This is Laura Calder’s third book, which is a pleasant change from her first two books. Not that I have anything against them! The recipes are a mix of her own, and favourites among her various foodie friends. It’s not limited to French cuisine, and consists of suggested 3-course menus, with variations for courses.
There is a wide range of menus, from tried-and-true comforts (such as chicken pot pie), to party food (and drinks) ideas, to an Indian-inspired meal (complete with curries and sides). There is, of course, a French menu, but what I like best is the range of food, particularly desserts. She’s changed somewhat from her first book, in which she didn’t seem overly keen on desserts (preferring a cheese course), and can just pick up something from the corner patisserie (she lived in Paris at the time), to including a small chapter in her latest book just for cakes.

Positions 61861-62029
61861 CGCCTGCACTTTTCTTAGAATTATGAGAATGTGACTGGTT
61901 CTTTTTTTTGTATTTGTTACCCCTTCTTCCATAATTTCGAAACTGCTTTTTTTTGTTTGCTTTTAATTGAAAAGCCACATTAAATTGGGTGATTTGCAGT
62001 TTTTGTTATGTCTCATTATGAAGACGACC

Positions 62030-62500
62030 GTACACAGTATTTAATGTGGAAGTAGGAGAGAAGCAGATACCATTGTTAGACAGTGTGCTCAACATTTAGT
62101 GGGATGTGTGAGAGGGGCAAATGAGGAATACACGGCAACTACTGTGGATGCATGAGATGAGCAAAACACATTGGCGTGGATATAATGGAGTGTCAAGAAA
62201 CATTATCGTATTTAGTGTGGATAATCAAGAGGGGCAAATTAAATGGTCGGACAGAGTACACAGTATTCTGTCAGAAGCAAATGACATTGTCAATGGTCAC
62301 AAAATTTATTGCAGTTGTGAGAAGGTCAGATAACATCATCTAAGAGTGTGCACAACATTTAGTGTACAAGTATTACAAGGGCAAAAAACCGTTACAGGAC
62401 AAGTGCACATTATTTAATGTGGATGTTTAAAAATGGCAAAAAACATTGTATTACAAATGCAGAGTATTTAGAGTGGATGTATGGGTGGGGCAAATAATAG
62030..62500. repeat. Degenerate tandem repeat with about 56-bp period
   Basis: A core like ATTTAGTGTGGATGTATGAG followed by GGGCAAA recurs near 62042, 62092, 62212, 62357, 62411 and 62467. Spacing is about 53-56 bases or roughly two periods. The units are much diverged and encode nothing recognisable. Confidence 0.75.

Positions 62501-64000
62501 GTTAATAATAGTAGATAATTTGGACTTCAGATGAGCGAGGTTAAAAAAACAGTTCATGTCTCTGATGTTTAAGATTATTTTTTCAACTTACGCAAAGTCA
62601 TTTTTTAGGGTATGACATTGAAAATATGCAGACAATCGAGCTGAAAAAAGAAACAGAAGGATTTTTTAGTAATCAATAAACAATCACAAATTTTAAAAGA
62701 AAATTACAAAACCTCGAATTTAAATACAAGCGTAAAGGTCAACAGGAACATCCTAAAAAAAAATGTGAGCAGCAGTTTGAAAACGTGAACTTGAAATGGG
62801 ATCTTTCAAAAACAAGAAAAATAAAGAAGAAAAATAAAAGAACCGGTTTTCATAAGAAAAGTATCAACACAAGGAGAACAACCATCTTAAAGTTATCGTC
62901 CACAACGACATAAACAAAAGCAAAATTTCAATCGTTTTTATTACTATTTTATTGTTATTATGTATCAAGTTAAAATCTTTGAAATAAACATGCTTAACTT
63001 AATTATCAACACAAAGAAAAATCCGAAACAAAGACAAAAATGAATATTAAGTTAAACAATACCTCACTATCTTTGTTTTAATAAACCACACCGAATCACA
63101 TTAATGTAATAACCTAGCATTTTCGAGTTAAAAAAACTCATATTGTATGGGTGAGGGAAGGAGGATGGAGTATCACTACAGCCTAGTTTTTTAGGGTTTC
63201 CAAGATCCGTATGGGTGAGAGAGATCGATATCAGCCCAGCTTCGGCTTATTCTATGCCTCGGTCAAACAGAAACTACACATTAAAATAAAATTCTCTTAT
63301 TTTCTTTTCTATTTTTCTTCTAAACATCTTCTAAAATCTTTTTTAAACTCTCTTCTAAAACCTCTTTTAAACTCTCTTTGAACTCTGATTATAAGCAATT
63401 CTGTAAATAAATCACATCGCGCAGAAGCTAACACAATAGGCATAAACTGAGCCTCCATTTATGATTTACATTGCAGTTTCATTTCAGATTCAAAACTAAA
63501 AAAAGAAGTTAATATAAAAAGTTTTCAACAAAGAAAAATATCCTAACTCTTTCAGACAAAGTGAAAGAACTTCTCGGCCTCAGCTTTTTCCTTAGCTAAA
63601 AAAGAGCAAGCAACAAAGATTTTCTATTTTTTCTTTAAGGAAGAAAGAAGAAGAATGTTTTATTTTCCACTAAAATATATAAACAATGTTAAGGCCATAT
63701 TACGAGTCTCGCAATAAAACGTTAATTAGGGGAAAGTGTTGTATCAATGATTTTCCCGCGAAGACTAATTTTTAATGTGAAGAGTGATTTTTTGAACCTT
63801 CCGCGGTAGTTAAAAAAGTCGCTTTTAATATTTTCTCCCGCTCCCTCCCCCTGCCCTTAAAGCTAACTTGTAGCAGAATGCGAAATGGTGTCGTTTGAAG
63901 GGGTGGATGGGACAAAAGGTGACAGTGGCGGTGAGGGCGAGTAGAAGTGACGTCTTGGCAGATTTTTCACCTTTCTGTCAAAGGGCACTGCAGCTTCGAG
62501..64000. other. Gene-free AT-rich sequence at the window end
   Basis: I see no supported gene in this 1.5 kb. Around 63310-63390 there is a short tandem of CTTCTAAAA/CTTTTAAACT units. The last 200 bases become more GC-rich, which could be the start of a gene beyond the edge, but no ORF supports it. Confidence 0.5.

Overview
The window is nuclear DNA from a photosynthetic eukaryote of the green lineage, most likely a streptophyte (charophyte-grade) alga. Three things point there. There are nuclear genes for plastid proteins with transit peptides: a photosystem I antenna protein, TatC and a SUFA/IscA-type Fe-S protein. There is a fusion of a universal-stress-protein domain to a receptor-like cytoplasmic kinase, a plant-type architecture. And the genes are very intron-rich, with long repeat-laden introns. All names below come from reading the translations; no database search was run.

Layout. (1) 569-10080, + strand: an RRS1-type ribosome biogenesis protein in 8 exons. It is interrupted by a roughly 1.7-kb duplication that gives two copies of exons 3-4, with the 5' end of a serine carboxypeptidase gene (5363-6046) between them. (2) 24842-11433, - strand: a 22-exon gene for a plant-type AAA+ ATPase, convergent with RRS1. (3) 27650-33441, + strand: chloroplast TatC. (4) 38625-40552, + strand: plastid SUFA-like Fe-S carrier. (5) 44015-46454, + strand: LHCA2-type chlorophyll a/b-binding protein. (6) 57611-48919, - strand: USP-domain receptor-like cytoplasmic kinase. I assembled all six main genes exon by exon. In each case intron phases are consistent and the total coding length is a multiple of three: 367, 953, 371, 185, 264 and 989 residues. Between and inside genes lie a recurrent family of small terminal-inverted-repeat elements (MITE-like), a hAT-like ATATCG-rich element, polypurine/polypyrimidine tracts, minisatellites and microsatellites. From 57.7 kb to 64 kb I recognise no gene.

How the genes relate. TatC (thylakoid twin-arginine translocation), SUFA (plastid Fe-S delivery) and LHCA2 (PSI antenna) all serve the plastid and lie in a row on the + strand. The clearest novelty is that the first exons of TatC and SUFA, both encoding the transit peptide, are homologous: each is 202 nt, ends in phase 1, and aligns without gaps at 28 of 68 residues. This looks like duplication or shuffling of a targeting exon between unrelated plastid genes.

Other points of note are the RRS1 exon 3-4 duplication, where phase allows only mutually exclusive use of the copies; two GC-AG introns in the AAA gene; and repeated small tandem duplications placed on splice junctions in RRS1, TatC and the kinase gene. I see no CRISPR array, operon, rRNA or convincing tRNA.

While I haven’t made many of the recipes yet (actually, just one so far), another big difference between this book and the previous two is the inclusion of some dishes that take longer to prepare (but don’t seem to be off-puttingly difficult), such as 3-hour meatballs, and roasting a chicken for making the chicken pot pie. This is a book for serious foodies, who are prepared to devote more than say 30 min to throw together a meal. Of course, you can pick and choose the quicker dishes, but I imagine the others would be worth trying out (when time and inclination allows), like making your own preserved ginger to add to your apple pie. After all, why else would they be included in her book if they weren’t worth the effort? 🙂